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Women: Are you setting aside enough?

Women: Are you setting aside enough?

March 24, 2021

I've rarely met a woman who hasn't worried that her money will run out in retirement. It's a valid concern and one, as a financial advisor, that I help my clients address. Women have an even greater need than men to begin saving as much as they can early in their careers, since they have a longer lifespan than men1 and typically earn less over their lifetimes2. The Women’s Institute for a Secure Retirement recommends developing three sources for retirement income: individual savings, Social Security, and a pension or retirement plan such as a 401(k) and/or IRA. 

What are simple things you can do now to start stashing away more funds for the future?

  • Budget the amount spent on common splurges such as daily lattes or dining out. You work hard and deserve nice things, but staying within a budget helps ensure that the treats don't eat into your long-term dreams. 
  • Get rid of services you pay for on autopilot that you don’t actually use. Check your credit card and bank statements each month to find those charges you may have forgotten are recurring. 
  • Decide how much you'd like to contribute to your savings and investment accounts each month and automate it so that you pay yourself first. We get used to living according to our means. If you stash it before you get used to spending it, you won't even notice it's gone.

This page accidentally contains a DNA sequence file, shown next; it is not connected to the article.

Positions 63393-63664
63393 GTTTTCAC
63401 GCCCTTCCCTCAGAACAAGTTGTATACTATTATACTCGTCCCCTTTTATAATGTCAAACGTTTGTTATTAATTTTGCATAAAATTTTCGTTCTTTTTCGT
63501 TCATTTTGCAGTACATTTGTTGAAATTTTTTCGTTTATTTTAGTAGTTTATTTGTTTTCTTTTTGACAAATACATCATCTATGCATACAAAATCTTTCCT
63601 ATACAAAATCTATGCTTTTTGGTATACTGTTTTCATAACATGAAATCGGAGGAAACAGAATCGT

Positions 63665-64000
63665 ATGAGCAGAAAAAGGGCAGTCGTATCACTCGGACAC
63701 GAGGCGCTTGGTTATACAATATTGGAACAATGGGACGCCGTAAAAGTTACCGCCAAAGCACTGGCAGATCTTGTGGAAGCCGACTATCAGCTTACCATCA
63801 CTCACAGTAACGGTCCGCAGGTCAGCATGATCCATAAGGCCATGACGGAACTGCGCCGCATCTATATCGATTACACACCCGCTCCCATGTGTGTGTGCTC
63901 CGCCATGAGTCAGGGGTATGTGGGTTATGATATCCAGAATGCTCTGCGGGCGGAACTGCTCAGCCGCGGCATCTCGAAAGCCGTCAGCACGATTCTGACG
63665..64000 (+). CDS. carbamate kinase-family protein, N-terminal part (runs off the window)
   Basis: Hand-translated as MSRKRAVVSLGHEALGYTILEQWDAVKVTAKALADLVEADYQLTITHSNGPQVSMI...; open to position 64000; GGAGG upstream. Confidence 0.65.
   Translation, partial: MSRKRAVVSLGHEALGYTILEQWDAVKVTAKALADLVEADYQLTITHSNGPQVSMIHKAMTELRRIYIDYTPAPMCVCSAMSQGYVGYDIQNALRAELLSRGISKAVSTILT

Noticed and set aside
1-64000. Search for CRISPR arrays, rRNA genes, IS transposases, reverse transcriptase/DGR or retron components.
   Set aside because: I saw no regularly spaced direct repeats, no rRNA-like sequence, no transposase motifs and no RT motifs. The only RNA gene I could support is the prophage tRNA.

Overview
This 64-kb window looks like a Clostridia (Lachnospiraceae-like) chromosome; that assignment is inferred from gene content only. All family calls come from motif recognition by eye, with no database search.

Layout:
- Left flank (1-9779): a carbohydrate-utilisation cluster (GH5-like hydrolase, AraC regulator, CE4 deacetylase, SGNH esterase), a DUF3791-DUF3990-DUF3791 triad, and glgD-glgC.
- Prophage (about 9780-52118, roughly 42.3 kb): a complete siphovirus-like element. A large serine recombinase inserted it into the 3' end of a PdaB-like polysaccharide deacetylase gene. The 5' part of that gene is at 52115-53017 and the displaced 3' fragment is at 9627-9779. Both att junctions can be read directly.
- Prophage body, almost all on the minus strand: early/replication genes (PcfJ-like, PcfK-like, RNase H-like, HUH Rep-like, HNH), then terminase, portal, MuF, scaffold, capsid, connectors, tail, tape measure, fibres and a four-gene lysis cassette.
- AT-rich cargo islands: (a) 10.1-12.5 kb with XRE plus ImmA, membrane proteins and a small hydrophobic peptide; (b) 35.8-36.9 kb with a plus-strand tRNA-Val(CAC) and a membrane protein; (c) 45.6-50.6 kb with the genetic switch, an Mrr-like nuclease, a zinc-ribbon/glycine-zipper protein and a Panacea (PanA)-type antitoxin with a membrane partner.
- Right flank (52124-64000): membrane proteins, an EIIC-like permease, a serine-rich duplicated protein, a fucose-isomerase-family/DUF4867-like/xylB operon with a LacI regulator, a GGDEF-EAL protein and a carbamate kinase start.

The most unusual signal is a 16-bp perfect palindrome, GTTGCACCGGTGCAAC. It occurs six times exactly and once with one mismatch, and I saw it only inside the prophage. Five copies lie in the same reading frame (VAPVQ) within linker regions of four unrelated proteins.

• If you've maximized your retirement savings, start a taxable investment account. Put all of your money to work for you. 

Investing can help you reach your retirement goals and may even offer a tax benefit. Depending on your age and what you have saved, setting aside between 10 to 25% of your income can build the nest egg you'll need for retirement. If you have access to a retirement plan through your employer, a simple strategy for increasing the amount you save is to increase your contribution each year by the amount of your annual raise. If your employer matches your contributions, be sure you are contributing at least the full match amount. Ideally you want to have ten times your final salary set aside for retirement. For example, if your final salary is $80,000, you'll need 10 x $80,000 = $800,000. You get the picture. Considering many people live 20-30 years in retirement, it makes sense that you need a sizable base. 

Finally, don't forget about your emergency fund. Saving for retirement can get derailed if you don’t plan for unexpected expenses or loss of income. Strive to keep three to six months of expenses in an emergency savings account to cover the unplanned costs so that you don't have to tap into your retirement or investment accounts.

If you have any questions about how much you'll need to retire comfortably - or aren't sure what to fund first - don't hesitate to reach out. I love to strategize and help folks optimize their financial lives.